Then before I know it I'm thundering back into Ashford but as I back off, the bike hiccups and falters nearly stalling at the Cow Roundabout. The roundabout has silhouettes of cows in the middle of it, I don't know why and I really haven't been bothered to find out yet. I hastily swap over to reserve on one of the taps and the bike picks up cleanly. Hmm, just petrol running low maybe? I'd planned to go around the back of Singleton Hill to get back home, so I divert up the A28 and off into Great Chart.
The bike is running a bit flat and as I pass New Street Farm it dies on me, luckily on a straight clear country road. I drift to a silent halt. Hmmmmm…
Now I know I have electrics as the lights work and the bike is trying to fire on one pot. I check the tank, plenty of fuel. The carbs were stripped and cleaned in the summer, hmm. I've worked on this bike long enough to know that it felt like an ignition fault. More, mmmms. I had a dodgy mechanical regulator and it caused me similar problems. But the new electronic one seemed fine, I pulled off the side panel and it feels warm but not hot. Hot or stone cold would have been a bad sign.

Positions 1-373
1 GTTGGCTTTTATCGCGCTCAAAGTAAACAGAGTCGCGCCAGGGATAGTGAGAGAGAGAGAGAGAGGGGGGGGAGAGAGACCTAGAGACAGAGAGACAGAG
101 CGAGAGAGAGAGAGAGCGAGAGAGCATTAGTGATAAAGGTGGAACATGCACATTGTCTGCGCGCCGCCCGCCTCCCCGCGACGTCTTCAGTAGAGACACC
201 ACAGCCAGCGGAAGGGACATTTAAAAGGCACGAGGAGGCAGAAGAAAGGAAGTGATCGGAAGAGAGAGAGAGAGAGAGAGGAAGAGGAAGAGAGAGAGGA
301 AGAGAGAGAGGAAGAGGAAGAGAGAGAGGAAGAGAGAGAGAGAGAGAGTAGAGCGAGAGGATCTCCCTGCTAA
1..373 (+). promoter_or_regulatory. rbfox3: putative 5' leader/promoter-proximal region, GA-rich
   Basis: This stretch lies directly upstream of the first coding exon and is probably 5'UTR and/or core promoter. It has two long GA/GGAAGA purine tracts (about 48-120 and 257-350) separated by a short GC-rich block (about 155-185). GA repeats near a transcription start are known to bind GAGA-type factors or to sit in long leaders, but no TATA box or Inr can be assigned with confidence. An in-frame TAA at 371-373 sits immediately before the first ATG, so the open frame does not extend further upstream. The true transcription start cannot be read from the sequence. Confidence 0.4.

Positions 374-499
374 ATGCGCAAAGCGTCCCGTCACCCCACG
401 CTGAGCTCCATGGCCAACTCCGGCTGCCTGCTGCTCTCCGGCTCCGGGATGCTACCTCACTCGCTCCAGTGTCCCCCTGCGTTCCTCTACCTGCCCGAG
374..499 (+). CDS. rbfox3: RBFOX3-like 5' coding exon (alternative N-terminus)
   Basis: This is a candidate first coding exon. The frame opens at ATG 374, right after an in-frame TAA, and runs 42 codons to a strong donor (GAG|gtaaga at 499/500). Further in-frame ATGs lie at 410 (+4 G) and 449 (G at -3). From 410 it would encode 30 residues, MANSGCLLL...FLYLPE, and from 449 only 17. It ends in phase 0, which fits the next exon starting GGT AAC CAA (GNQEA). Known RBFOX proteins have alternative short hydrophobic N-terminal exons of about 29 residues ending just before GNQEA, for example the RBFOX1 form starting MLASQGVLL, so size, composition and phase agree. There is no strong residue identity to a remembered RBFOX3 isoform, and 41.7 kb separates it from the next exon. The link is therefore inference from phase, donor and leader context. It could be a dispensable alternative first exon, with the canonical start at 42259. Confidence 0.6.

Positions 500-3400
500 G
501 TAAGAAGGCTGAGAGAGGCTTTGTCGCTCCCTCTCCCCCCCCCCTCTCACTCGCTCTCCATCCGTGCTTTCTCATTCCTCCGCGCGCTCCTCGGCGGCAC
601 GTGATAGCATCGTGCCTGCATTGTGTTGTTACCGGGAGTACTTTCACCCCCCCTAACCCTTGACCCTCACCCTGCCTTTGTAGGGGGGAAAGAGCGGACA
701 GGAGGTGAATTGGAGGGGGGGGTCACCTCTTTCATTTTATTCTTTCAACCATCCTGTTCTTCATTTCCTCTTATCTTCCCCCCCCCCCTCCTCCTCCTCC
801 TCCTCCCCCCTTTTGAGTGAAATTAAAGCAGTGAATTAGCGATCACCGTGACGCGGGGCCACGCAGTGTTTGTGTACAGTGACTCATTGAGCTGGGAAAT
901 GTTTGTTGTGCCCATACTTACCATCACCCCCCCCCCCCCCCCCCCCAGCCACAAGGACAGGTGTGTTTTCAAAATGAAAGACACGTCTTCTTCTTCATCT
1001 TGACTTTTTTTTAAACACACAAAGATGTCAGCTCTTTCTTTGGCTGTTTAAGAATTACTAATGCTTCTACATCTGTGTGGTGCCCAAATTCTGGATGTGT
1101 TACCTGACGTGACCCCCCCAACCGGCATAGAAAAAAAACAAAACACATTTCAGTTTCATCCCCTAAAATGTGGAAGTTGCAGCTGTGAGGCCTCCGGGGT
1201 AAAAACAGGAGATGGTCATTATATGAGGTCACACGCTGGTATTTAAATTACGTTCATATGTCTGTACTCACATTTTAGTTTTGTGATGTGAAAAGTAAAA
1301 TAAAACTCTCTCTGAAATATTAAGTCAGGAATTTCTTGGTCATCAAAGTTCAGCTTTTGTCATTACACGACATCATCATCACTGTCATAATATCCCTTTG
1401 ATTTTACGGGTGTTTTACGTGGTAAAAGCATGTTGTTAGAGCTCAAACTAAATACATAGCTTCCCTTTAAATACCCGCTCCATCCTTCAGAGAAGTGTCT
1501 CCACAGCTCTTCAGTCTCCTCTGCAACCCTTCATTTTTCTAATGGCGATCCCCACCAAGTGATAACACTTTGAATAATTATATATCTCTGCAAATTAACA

Fortunately, I have a toolkit on me; I always have a toolkit with me for rides out of town because you never know, do you? So it's off with the points cover at the top of the engine, which now covers the Newtronics electronic pickups. As I check the pickups I notice that I can turn the timing disc round on the end of the camshaft. So that's the problem! The little grub screw has turned into the little grub un-screw and allowed the disc to turn. I guess it's been loose for a while; luckily the screw didn't fall out!
With the aid of small screwdriver and gently turning around the disc I soon found out where it had been located originally, indeed there was a drilled hole for it. Kicking over the bike it fired up first go and settled into a steady, if fast, tick over. Covers back on and tools back in the bag and we are off again and once up and over Singleton hill I'm soon home.
Time for a coffee and to get the timing strobe and tools out, but that's another story and then of course, another ride…